It is clear that anyone who committed fraud should be prosecuted. What is not so clear is that the majority of these mortgages were to those who were "pressured, tricked, defrauded, deceived, or otherwise victimized". This is what your article and the Attorney General would have us believe but is completely unsupported. There was fraud but it is a fiction to suppose that the majority of Americans - while making the largest economic decision they will ever make - did not know what they were doing.
What is clear is that the decision to vastly increase the Government's (Fannie/Freddie/FHA) portfolio of sub-prime mortgages and the subsequent modifications to their lending guidelines (which the banks all followed) channeled money to people who never would have qualified under any sensible lending criteria. That decision was not fraud, just ill-conceived and politically motivated. But it is where it all started. (Hint: Google Andrew Cuomo HUD and Sub-prime) Greenspan didn't help but Andy, Barney, Maxine and Chris had more to do with it.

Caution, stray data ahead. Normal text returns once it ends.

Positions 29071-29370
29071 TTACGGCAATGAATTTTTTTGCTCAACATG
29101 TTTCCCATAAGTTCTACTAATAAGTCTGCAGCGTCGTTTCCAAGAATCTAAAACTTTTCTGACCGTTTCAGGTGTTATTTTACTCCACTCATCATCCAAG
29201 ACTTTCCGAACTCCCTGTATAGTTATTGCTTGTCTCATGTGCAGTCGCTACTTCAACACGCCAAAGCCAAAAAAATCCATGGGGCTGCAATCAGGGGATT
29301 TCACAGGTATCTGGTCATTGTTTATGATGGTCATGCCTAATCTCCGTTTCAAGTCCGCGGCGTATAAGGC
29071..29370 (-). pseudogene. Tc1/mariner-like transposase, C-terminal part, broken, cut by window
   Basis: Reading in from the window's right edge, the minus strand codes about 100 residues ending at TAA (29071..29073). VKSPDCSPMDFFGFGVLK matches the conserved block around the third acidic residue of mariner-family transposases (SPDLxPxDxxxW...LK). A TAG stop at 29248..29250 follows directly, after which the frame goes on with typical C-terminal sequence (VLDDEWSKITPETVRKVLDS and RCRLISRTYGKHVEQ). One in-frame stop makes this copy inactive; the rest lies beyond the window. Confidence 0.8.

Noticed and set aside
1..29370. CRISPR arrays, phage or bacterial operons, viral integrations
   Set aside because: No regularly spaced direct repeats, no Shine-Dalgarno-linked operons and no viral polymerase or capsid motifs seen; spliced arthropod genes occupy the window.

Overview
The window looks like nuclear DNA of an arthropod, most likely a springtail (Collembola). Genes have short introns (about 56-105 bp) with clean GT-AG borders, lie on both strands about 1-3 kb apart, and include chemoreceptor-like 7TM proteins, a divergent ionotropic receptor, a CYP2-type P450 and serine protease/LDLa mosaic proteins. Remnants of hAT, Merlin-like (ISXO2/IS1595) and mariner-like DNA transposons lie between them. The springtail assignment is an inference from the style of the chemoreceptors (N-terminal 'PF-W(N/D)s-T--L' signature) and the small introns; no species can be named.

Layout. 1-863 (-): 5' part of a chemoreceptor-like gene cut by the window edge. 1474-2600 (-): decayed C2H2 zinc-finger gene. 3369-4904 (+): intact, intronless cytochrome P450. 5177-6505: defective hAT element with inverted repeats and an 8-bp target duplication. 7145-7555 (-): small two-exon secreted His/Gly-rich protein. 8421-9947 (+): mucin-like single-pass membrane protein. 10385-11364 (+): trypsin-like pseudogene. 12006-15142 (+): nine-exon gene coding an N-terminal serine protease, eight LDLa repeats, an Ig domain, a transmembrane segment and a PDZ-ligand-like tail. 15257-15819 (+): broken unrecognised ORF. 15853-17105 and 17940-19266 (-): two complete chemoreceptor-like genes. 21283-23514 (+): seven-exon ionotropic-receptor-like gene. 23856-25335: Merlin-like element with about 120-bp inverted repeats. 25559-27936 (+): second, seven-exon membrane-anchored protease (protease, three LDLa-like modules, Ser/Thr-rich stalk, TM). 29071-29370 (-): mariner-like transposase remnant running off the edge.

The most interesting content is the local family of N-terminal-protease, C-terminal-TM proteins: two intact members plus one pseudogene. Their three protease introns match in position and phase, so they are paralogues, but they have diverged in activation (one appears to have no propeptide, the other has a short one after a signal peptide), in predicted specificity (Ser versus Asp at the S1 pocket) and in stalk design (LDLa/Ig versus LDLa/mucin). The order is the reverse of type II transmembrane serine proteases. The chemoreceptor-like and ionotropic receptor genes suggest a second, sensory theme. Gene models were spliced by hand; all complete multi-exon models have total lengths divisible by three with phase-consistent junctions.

Is it cynical to question whether an Attorney General in the Administration of one of the perpetrators is chasing easy targets to direct us away from those who actually were involved?
It is also unclear why everyone who is "underwater" needs to be saved.
A fable: Two guys with the same income buy homes for exactly the same amount of money. Mr. A has saved up 25% of the purchase price and makes that as a down payment. Mr. B has no savings and takes out a mortgage for the entire purchase price. The value of both homes goes down 20% Mr A is not underwater; he just lost most of his equity and savings. Mr. B is underwater and has lost exactly nothing. But the Attorney General's, your article's and the Administration's plans all help Mr. B. The moral appears to be that saving and prudent purchase are not rewarded while overspending is.
So, investigate to find the cause. Knowing what happened will go a long way to avoiding a repeat performance, punishing fraud, identifying corrective measures, and making for better policy in the future (maybe). The easy target is just not always the right one to aim at.